Your temporomandibular joints, often called the TMJ, are located on each side of your face where your mandible meets your skull. These joints, along with the muscles, bones, and ligaments attached, are responsible for the movement of your jaw. Each TMJ has a disc, which is set between a ball and socket, that absorbs the impact of the stresses placed upon it. This enables you to open and close your mouth, as well as move the jaw back and forth and side to side. When the TMJ are healthy, you probably spend very little time thinking about them. However, if the TMJ becomes irritated, it can lead to a significant amount of discomfort, and it is all you can think about. There are some different disorders that can affect your TMJ. At Shenandoah Family Dentistry, we can diagnose the cause of your TMJ pain and help you to get the treatments you need to restore your oral health.


TMJ disorder is a broad term that encompasses a wide variety of different issues that affect the health of your TMJ as well as the jawbone, and the muscles and ligaments attached. These issues can significantly impact the functions of your mouth and interfere with your life. They also often cause severe pain in the jaw and joints. There are several issues that can lead to TMJ disorder:

• Facial trauma. Trauma can result from a car accident, a fall, a sports injury and more.
• Jaw dislocation. Dislocation, even if it is only for a few seconds, can irritate the joint, causing inflammation.
• Bruxism. This is a condition in which you clench and grind your teeth. Stress often causes it, and it frequently occurs at night. The excessive amounts of pressure you place on your jaws tire the muscles and irritate the joints.
• Arthritis. There are two types of arthritis that can contribute to TMJ disorder. Osteoarthritis is a condition in which the cartilage in the joints begins to break down. Rheumatoid arthritis is a condition in which your immune system attacks your tissues, including at the joints, causing inflammation.

TMJ Winchester, VA


Because there are so many different causes of TMJ disorder, there are different symptoms that you may experience. These symptoms do not occur immediately. Instead, they come on gradually. Some symptoms may not even seem related to the TMJ, or the mouth at all, which can lead you to believe you have an entirely different issue. Common symptoms of TMJ disorder include:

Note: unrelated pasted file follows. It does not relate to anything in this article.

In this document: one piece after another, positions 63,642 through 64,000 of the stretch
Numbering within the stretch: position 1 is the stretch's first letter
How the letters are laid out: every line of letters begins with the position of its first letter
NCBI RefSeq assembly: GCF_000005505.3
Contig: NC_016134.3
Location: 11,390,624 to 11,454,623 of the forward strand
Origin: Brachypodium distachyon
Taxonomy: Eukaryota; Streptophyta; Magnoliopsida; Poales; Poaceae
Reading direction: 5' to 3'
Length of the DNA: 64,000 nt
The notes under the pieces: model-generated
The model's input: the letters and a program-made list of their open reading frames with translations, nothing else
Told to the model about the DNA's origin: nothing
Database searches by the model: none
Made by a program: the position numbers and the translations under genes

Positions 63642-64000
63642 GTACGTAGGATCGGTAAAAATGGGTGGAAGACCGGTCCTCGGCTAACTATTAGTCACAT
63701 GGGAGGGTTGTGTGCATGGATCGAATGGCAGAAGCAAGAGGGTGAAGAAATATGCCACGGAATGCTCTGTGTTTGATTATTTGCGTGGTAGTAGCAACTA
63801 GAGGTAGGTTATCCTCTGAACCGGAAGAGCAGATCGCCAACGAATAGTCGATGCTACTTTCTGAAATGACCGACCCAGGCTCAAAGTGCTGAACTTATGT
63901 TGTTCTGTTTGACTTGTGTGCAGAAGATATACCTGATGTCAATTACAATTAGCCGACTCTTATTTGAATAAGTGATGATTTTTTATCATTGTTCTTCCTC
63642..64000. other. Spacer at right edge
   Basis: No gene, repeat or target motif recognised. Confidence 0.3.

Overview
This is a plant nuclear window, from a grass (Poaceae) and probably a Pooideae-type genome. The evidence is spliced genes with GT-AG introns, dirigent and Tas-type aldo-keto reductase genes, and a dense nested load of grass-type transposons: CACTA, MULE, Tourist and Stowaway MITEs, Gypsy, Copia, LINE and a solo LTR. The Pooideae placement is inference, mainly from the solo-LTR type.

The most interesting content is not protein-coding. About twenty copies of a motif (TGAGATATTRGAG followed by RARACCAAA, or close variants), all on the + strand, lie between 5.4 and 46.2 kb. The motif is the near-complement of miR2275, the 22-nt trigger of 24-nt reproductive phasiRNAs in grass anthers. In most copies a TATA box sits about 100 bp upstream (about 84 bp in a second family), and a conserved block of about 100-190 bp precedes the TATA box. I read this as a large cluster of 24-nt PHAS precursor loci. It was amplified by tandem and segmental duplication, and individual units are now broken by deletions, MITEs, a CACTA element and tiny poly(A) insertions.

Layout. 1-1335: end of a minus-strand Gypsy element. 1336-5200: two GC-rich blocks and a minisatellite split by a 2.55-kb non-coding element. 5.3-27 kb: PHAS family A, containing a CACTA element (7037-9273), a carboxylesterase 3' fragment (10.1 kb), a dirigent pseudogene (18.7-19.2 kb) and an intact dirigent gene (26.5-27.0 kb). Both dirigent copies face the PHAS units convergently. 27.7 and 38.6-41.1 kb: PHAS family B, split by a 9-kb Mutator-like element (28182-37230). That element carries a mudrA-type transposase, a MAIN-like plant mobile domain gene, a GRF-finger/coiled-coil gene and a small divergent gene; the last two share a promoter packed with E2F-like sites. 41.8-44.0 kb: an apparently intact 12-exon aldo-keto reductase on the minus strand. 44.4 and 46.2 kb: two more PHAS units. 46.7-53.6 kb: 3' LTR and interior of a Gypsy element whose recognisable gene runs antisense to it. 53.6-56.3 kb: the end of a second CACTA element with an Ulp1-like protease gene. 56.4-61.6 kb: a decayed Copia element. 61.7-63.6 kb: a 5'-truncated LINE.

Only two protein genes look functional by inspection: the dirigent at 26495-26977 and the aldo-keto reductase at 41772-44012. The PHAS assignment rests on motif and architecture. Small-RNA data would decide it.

• Severe pain at the joints, the jaw, and the surrounding facial regions.
• Difficulty or pain opening and closing your mouth.
• Trouble eating or speaking.
• Hearing or feeling a clicking, popping, or grinding in the jaw.
• Your jaw may temporarily lock open or closed.
• Chronic headaches and earaches. Headaches are often caused by the stresses placed on the jaw traveling to different areas of the skull. Earaches occur due to the proximity of the ears to the TMJ. Pain from the joints can radiate to the ears.


Diagnosing TMJ disorder involves a thorough oral exam. We first visually examine your mouth and your face. We check your teeth for alignment issues and assess wear patterns on your enamel. We check your bite to determine jaw alignment issues and check for areas of pain. After a visual exam, we will also take images. This may include x-rays, 3D imaging, CT scans, or CAT scans. The images allow us to see the roots of your teeth, your bones, your muscles, and your joints. Your full exam gives us a complete picture of your oral health, allowing us to determine the cause of your TMJ disorder so we can help you to get the treatments you need.


There are a variety of different treatments for dealing with TMJ disorder. These treatments include:

• Home remedies. This may mean OTC pain medication, ice and heat packs, sticking to a soft foods diet, and practicing relaxation techniques.
• Oral appliances. An oral appliance, or oral splint, is a type of device that resembles a mouthguard. It is made from an impression of your mouth and is meant to be worn while you sleep. In cases of bruxism, it helps to hold the jaw in proper alignment and cushion against the pressures your jaw tries to place on the joints and muscles.
• Botox. Commonly used as a cosmetic treatment, Botox can be used to relax facial muscles, preventing bruxism.
• Orthodontic treatments. Orthodontics may be recommended to correct crooked teeth or a misaligned jaw.
• Oral surgery. Surgical options are saved for extreme cases, and when no other treatments have proven effective.

With proper treatment, we can help to alleviate your TMJ issues, helping to restore your oral health and improve your quality of life. For more information, and to schedule your consultation, call Shenandoah Family Dentistry today at 540-888-8902.